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The Jan. 6 committee says the Trump campaign ripped off donors. But was it illegal?

A clip of former President Donald Trump is played during a hearing of the United States House Select Committee on the January 6 Attack at the Cannon House Office Building on Monday June 13, 2022 in Washington, DC.
Matt McClain/The Washington Post via Getty Images
A clip of former President Donald Trump is played during a hearing of the United States House Select Committee on the January 6 Attack at the Cannon House Office Building on Monday June 13, 2022 in Washington, DC.

Updated June 16, 2022 at 10:54 AM ET

The House select committee investigating the Jan. 6 insurrection at the Capitol is calling it "the Big Rip Off."

It says the Trump campaign took $250 million in donations from supporters that it said would go to an election defense fund to pay for legal fees to overturn the 2020 presidential election results. But the fund was never actually created, Rep. Zoe Lofgren, D-Calif., one of the committee members, said Monday in the panel's second public hearing.

Instead, the money went to the Save America political action committee, she said, and the money went from there to several pro-Trump organizations which are headed by former officials close to Donald Trump's inner circle.

"Not only was there the Big Lie," Lofgren said, referring to Trump's false allegations of election fraud, "there was the Big Rip-Off."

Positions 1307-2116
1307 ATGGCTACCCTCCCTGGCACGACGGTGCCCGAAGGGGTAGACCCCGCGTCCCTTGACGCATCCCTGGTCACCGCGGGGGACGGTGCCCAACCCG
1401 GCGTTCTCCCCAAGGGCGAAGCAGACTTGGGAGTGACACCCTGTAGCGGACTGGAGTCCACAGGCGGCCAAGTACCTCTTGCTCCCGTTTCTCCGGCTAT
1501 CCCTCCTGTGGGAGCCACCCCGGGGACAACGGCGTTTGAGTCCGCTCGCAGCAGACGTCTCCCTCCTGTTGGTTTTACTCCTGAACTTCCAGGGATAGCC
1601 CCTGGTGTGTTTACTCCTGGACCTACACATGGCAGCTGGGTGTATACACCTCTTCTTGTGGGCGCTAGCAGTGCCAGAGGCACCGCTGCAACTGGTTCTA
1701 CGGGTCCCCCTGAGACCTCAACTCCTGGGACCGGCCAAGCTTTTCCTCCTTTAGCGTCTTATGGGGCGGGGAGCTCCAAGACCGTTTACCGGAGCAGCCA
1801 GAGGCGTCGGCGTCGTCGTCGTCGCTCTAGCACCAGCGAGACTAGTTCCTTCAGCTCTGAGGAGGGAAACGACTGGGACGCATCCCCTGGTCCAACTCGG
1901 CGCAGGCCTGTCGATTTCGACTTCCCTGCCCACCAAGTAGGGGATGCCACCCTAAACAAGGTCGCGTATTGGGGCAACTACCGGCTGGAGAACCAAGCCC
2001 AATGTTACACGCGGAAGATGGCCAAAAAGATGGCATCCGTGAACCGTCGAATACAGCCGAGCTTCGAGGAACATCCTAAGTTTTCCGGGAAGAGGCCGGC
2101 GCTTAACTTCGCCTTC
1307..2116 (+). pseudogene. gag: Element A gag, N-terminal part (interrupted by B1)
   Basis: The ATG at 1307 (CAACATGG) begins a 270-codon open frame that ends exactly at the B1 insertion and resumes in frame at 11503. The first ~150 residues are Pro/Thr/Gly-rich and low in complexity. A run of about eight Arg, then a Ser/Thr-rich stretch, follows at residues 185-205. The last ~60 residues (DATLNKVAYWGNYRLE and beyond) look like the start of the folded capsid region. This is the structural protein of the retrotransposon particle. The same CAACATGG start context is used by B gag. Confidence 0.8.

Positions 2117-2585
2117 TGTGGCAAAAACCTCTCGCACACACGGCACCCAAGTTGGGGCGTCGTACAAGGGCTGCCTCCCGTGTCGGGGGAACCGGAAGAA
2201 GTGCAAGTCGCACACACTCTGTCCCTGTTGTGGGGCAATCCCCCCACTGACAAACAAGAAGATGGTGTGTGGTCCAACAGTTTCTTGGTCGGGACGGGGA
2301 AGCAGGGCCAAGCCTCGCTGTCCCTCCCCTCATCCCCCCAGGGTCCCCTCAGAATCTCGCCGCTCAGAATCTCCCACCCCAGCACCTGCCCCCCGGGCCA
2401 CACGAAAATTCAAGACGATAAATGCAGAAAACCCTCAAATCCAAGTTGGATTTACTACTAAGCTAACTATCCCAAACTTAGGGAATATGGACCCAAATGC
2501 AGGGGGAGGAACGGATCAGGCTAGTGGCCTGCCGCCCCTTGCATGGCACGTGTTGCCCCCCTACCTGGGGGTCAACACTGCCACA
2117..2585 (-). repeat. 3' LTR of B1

Asked about the committee's allegations, Trump spokesperson Liz Harrington responded in a statement, "The Unselect Committee continues to spread baseless lies against President Trump. No one is more committed to fixing our elections than he is, and our political spending is totally synchronized with that goal."

The committee can't prosecute Trump or any of his involved allies for anything it is investigating, however it could recommend the Department of Justice pursue criminal charges.

The question, though, is whether there is enough evidence to build a case that Trump and his associates did in fact break any laws.

Where the money was spent is a key question

"This is a difficult one," said Ken Gross, former associate general counsel of the Federal Election Commission. "As distasteful as it is to raise money for a purpose other than what you're going to use it for, in the political arena, there's a good bit of latitude given to campaigns because oftentimes, money is used for some other purpose."

He says an example would be a campaign asking for donations and saying it would go to TV ads but instead using them for a different effort within the campaign — things like that happen all the time. And unless there's evidence that shows the funds were converted for personal use and not within the political arena, Gross said it would be hard for a prosecutor to take on the case.

"Whether it would be actionable legally, I'm not quite ready to go there unless we have some further aggravating facts such as a conversion to personal use," Gross said.